More importantly for its target market amongst retro rivals, it’s also a more stylish one. Aesthetics matter. Go on. Live a beautiful life.
The new generation Beetle, the latest interpretation of a model that ranks alongside the world’s three best selling cars of all time. And as you’ll probably already know, it comes with quite a history.
The Beetle is a car that aesthetically at least, is much closer to the design of the original. Longer, wider and lower than its predecessor, it’s intended to look more sporty, masculine and dynamic. And because the Golf underpinnings remain - this time more modern ones - it can be a more practical choice than its retro rivals. Add very competitive running costs, perky performance and a dash of hi-tech and you’ve a car that could reignite the Beetle cult all over again.
Looking back, the style of the ‘New Beetle’ didn’t have much in common with the original. That car was defined by three semi-circles – front wing, rear wing and domed roof – which determined its cartoon-like look. This one dispenses with that geometry, based on larger, more modern Golf underpinnings. Not a good basis, you’d think, for trying to better replicate the 1940s original but the design team resolved to try anyway. A post-war original version was parked in their office and the stylists were told to immerse themselves in Beetle memorabilia.
And sure enough, something of a feel of Dr Ferdinand Porsche’s early ‘Peoples’ Car’ has somehow made it through to this third generation model, most notably in the large wheels plumply positioned beneath the flared flowing arches and a rear C-pillar that follows the contours of the original design. So there’s something of the past, artfully mixed with a sporty vision of the future. Really? A sporty-looking Beetle? It’s quite a new concept for British buyers but not so for the American market this car is primarily aimed at. The US holds a strong historical Beetle-tuning culture and wanted potency rather than design pastiche when the time came for this model.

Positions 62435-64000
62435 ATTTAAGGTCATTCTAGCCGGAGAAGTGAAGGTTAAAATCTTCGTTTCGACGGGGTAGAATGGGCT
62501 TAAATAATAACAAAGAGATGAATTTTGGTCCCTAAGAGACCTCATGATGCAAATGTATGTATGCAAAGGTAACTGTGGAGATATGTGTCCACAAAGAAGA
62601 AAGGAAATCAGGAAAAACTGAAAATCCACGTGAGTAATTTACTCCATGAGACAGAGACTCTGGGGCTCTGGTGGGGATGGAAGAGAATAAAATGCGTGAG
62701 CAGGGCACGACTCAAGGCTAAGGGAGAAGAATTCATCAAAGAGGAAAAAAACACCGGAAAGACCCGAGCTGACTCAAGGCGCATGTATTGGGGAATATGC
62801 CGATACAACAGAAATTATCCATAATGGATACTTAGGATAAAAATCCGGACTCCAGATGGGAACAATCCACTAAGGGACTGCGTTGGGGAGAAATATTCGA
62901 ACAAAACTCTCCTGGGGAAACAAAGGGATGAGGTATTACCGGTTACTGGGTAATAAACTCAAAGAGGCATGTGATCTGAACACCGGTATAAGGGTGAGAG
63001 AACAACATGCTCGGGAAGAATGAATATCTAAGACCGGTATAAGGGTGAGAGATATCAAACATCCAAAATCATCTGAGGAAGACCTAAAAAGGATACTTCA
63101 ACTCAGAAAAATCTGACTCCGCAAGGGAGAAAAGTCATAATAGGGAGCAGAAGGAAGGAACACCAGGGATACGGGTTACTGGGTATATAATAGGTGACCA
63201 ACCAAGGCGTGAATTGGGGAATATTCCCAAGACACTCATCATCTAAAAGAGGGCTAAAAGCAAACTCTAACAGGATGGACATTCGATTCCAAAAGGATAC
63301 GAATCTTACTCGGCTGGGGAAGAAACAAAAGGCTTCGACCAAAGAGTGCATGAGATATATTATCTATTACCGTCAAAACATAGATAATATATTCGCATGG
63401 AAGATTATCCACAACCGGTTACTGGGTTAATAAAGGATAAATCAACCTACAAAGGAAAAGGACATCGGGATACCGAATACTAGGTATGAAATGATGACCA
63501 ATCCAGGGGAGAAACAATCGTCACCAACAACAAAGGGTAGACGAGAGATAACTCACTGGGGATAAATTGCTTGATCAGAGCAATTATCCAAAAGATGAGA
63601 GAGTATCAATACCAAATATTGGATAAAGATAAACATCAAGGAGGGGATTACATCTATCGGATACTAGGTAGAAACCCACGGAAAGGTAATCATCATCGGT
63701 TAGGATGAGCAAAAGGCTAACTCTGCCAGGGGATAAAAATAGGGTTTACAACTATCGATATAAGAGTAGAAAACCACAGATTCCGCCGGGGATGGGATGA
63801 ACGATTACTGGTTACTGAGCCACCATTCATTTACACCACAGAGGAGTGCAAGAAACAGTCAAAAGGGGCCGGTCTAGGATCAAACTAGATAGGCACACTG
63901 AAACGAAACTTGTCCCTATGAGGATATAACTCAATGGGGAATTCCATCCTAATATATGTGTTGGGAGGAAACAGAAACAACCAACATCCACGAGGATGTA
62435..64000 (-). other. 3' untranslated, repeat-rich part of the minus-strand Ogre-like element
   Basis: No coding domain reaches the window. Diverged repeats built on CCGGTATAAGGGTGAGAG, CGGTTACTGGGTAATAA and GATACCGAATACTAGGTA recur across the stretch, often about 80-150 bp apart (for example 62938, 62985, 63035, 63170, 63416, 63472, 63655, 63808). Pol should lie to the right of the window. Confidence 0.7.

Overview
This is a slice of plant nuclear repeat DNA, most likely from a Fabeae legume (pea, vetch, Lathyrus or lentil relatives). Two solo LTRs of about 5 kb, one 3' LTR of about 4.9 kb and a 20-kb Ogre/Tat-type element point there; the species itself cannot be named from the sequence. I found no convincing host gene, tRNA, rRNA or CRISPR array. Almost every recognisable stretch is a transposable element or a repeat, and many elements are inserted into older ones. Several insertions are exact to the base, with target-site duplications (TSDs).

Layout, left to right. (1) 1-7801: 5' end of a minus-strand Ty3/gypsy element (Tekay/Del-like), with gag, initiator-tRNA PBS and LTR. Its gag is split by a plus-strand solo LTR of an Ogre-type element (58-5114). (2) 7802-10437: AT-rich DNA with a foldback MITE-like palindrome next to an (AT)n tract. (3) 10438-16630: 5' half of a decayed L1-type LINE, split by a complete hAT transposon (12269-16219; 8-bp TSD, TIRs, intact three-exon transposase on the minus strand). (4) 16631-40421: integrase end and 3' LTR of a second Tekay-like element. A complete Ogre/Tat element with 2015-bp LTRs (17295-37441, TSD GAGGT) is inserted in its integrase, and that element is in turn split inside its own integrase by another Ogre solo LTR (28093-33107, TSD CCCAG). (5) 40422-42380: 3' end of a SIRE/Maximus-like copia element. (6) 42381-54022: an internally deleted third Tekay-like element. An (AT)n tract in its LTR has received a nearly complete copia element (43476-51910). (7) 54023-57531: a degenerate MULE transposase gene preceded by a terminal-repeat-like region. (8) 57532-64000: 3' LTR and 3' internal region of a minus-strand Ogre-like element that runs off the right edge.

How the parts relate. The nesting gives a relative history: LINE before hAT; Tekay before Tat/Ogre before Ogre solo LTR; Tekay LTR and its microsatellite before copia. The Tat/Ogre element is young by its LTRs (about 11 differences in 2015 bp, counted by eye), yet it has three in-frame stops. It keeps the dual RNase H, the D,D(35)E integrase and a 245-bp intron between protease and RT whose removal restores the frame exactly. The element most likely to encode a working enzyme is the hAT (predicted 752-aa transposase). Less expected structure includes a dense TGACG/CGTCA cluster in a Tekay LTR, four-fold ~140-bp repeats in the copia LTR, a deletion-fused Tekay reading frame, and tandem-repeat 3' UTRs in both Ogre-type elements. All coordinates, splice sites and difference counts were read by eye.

Perhaps the most notably visual change in this respect is the lower roof that the larger floorplan has enabled to be swept further back. At the front where the big circular headlamps are unique in the Volkswagen range, there’s a longer bonnet in front of a more steeply raked windscreen that’s been shifted further back. Overall, it’s a cleaner, more self-confident lower profiled look that even has something of a touch of Porsche 911 about it.
Moving inside this three-door-only bodyshape, you notice that the frameless doors open wide – but not so wide as to make ingress difficult in tight parking spaces. And at the wheel, you’re seated behind a traditional upright dashboard with a set of three traditional dials visible through a sporty three-spoke thin-rimmed wheel. Unfortunately, the plastics are traditional too, so no Golf-like soft-touch surfaces. Still, the quality seems good even if the Mexican factory doesn’t seem to screw things together quite up to German-fabricated Golf standards. Still, the look and feel all seems to suit this car’s retro vibe, especially with the body-coloured door sill and dash inserts you get on plusher models. And on that subject, other early Beetle touches include the upwards-opening glovebox, natty elastic straps instead of door pockets and the optional auxiliary instruments you can specify to sit above the infotainment controls.
Volkswagen claims that those confined to the two-seater bench at the back get a better deal than before. It’s lower now, but compensation is provided by the bigger floorplans greater length and width, supposed to benefit both leg and elbow room. Fine in principle but in practice, the way the body tapers towards the rear makes this back seat a necessarily cosy place to be. Fine though for kids – or adults on relatively short journeys. And miles better of course than a MINI or a Fiat 500.
Out back in the space where the original Beetle once had its air-cooled engine, there’s now a bootlid that swivels upwards – together with the rear windscreen – when opened, revealing 310-litres of cargo capacity, 50% more than before. The sloped bootlid makes it awkward to carry taller items though. Push forward the 50:50 split-folding rear seat and the space on offer can increase to as much as 905-litres, which makes this by far the most practical of all the retro-style models on the market.
You could argue that in this MK3 design, we finally have the proper Beetle tribute model we should have had in the first place. This car borrows its heritage, its silhouette and its retro uniqueness from the post-war original, but fuses it with the sort of fuel economy, safety and creature comforts that the modern buyer demands - without the retro excesses and gender-specific touches of the previous car. This time round, the sportier look is matched by a sportier feel from an efficient range of engines but even so, this is a design you’ll still either love or hate.
Which is just as it should be. A model like this remains an unashamed indulgence, both on the part of its maker and those who will use it. True, the trend modern Beetles once set for High Street chic has now been copied by a whole clutch of rivals. Yet you can see why loyal owners love this Volkswagen so much. It certainly isn’t a rational choice. But then, if we did everything for rational reasons, the world would be very dull indeed. Just as its original predecessor did over seventy years ago, this car has made the automotive landscape just that little bit brighter.